Photo ID Will Not Be Required to Vote on November 6, 2012

    Washington, DC [Oct. 2, 2012] - Today is good day for democracy with yet another victory for voting rights. A Pennsylvania Commonwealth Court Judge ruled that photo ID will not be required at the polls on November 6th.  

    “This is an important victory for all Pennsylvanians,” said Elisabeth MacNamara, national League President.  “A significant barrier to voting has been removed for this important general election.”

    “Hundreds of thousands of eligible voters will now have access to the polls without any unnecessary barriers,” said Olivia Thorne, PA State League President. “Now we can focus our work on registering and informing the state’s voters.”

    “The League of Women Voters throughout Pennsylvania will continue registering voters until the deadline on October 9th,” said Thorne.  “In the few weeks that remain between today and Election Day, it will be important that all voters and the election workforce realize that photo ID is not required to vote on November 6th.  We urge everyone with computer access to visit SmartVoter.org, our online Voters Guide, to learn more about the candidates running for office and who they can vote for in this coming election. ”

    “We live in the world’s greatest democracy and our voting systems should remain free, fair and accessible. Today’s decision helps us guarantee that right for all voters,” concluded MacNamara.

    CONTACT: Kelly Ceballos, 202-263-1331, KCeballos@lwv.org

  • Today, a judge in Pennsylvania ruled in favor of the recently passed voter photo identification law, and not to grant an injunction to prevent it from being implemented.

  • League of Women Voters Lawsuit unsuccessful in halting voter ID law

    WASHINGTON, DC (August 15, 2012) - Today, in spite of strong testimony and the failure of state officials to provide any evidence of voter fraud by impersonation, the lawsuit brought by American Civil Liberties Union of Pennsylvania in which the League of Women Voters of Pennsylvania was the lead organizational plaintiff, the Commonwealth Court of Pennsylvania upheld the state’s photo identification law passed earlier this year. The League of Women Voters is appalled by this decision. This is the first time in recent months that voting rights groups have been unsuccessful in blocking implementation of these voter suppression laws. The states that have halted voter ID laws include Texas, South Carolina, and Wisconsin.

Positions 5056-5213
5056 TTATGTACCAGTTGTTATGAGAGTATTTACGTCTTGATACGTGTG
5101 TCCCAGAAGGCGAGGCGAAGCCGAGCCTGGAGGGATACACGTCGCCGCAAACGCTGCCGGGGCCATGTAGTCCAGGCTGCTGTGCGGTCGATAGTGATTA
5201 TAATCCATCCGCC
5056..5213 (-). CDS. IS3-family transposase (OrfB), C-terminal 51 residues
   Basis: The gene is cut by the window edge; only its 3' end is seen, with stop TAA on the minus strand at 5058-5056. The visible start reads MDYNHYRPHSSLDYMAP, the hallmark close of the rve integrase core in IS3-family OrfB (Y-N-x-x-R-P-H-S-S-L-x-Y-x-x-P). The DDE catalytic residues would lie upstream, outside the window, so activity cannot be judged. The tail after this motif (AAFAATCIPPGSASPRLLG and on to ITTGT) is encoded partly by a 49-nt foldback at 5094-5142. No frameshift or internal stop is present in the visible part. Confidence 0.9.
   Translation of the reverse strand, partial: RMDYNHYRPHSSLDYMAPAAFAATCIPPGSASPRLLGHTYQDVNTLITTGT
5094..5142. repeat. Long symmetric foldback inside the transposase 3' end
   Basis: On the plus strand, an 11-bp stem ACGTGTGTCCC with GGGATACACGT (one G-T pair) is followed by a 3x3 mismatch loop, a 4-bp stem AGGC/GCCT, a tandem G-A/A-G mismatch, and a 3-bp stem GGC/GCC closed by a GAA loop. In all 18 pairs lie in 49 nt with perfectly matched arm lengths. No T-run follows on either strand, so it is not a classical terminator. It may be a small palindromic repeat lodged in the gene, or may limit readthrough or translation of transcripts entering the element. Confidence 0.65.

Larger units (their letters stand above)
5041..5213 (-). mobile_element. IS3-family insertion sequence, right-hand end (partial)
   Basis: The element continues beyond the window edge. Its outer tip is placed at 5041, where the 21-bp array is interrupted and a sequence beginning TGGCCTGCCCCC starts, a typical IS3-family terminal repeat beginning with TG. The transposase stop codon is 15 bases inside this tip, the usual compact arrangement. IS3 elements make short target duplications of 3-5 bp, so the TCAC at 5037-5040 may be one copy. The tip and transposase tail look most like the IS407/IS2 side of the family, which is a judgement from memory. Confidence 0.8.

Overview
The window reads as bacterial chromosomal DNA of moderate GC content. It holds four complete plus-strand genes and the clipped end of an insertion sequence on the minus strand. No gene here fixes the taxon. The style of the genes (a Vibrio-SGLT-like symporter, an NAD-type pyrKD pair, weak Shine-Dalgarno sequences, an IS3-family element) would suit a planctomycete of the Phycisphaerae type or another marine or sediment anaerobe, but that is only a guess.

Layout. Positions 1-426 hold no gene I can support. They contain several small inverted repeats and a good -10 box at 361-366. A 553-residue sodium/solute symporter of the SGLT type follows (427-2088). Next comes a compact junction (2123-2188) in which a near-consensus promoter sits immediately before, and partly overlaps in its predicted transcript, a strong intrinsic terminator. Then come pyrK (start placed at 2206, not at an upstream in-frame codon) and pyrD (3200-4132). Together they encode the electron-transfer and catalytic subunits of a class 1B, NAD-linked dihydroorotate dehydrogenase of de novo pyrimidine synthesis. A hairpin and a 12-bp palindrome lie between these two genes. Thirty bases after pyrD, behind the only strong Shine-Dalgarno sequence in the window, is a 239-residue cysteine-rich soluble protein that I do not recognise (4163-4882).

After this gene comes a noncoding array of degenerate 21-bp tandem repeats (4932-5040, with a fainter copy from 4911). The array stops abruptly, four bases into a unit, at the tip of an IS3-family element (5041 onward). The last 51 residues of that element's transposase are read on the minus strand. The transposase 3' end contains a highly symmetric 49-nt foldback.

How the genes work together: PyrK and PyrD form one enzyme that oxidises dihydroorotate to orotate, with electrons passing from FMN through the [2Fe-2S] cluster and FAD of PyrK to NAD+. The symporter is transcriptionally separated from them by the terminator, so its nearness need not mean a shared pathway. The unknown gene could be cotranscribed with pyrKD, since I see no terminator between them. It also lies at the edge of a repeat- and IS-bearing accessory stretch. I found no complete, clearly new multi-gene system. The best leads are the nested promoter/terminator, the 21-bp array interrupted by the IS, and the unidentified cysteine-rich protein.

“We are disappointed that the Pennsylvania court has upheld this voter suppression law. Recently, when similar laws in other states have been reviewed by a court or the U.S. Department of Justice they have been deemed to be discriminatory, and we believe this to be the case in Pennsylvania,” said Elisabeth MacNamara, President of the League of Women Voters of the United States.

    “We are dismayed with the decision of the court. The League is discouraged but undaunted. It’s a sad day for citizens when political rhetoric wins over democracy. We will continue to work to educate voters about voter identification requirements and help people get a photo ID while we await the Pennsylvania Supreme Court decision. All who read the testimony or were present in the courtroom were moved by the compelling stories of witnesses who shared the impact of this law on our most precious right to vote. As many as 1.2 million eligible voters could be disenfranchised in November’s election if the Supreme Court allows Judge Simpson’s ruling to stand. The erosion of one person’s right to vote impacts each of us” said Olivia Thorne, President of the League of Women Voters of Pennsylvania.

    “Time and time again these laws have been found to be illegal. It is time to realize that these voter suppression laws cannot and should not be enacted in any state; they are legally and morally unjustifiable. It is time for us to move beyond the rhetoric and work to pass new laws that will ensure that everyone who is eligible to vote can vote and will have their vote counted without any undue barriers. Nothing less than our democracy is at stake,” concluded MacNamara.

    It is expected that today’s decision will be appealed to the Pennsylvania Supreme Court.